Arts Minister Ros Bates has joined students from the Aboriginal Centre for the Performing Arts (ACPA) for a brief tour of their new home at Brisbane’s Kangaroo Point.
Ms Bates watched students in action in theatre rehearsals and music, ballet and hip hop classes during her visit.
ACPA is the only organisation in Australia offering performing arts training across all genres – music, voice, dance and drama to young Indigenous people, Ms Bates said.
The new venue has eight new state-of-the-art studios including two for music, four for dance, and two for acting, along with office accommodation.
This will make the world of difference for ACPA as it keeps pace with its growing student base and prepares for some major projects on the horizon.
The State Government provided funding of $960,000 to the Aboriginal Centre for the Performing Arts for its move to the new premises at Kangaroo Point.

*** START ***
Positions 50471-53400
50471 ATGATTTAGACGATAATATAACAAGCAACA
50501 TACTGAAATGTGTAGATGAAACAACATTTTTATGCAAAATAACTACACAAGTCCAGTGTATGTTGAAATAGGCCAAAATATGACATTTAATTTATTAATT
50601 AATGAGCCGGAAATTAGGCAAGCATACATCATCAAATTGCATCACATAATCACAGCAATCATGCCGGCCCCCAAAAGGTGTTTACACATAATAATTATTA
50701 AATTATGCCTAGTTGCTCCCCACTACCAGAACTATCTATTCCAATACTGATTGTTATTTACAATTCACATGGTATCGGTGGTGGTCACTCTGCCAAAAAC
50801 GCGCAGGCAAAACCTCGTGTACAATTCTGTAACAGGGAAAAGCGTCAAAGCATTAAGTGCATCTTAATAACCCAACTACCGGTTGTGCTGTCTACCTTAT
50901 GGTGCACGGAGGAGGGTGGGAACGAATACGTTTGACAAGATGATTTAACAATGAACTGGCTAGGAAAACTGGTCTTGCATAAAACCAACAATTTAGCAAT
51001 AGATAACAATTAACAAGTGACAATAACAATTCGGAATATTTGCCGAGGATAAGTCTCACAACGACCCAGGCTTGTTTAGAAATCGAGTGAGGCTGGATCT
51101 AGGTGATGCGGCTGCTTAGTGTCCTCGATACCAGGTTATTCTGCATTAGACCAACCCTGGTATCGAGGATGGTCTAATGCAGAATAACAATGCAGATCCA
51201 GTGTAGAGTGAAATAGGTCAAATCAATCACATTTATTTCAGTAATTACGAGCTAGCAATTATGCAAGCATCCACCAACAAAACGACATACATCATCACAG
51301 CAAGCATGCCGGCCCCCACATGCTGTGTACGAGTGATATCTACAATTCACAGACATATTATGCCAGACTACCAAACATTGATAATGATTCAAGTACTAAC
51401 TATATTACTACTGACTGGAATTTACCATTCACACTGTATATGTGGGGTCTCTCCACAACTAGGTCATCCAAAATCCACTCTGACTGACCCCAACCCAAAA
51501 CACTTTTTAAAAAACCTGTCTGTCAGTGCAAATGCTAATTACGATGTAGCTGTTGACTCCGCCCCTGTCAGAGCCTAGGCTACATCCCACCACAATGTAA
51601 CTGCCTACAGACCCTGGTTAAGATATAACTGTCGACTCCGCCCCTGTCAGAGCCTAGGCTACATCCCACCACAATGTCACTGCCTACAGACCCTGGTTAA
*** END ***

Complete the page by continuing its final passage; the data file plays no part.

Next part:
ACPA started in 1997 and attracts Aboriginal and Torres Strait Island students from across the nation to study at the Brisbane facility.
This year ACPA is working with Queensland Performing Arts Centre and Queensland Theatre Company to present Up the Ladder in October. The show follows an Aboriginal man’s journey in post-war Australia to become a champion boxer. It features more than 50 dancers, singers, actors and musicians from ACPA.
ACPA is also working with the Queensland Symphony Orchestra and Expressions Dance Company to present Towards the Flame in November.
Ms Bates said the Centre was the winner of the 2012 Premier’s Reconciliation Award, in partnership with Link-Up (Qld) Aboriginal Corporation, for their production of Stolen.
ACPA receives funding from the Queensland Government through Arts Queensland and the Department of Education, Training and Employment.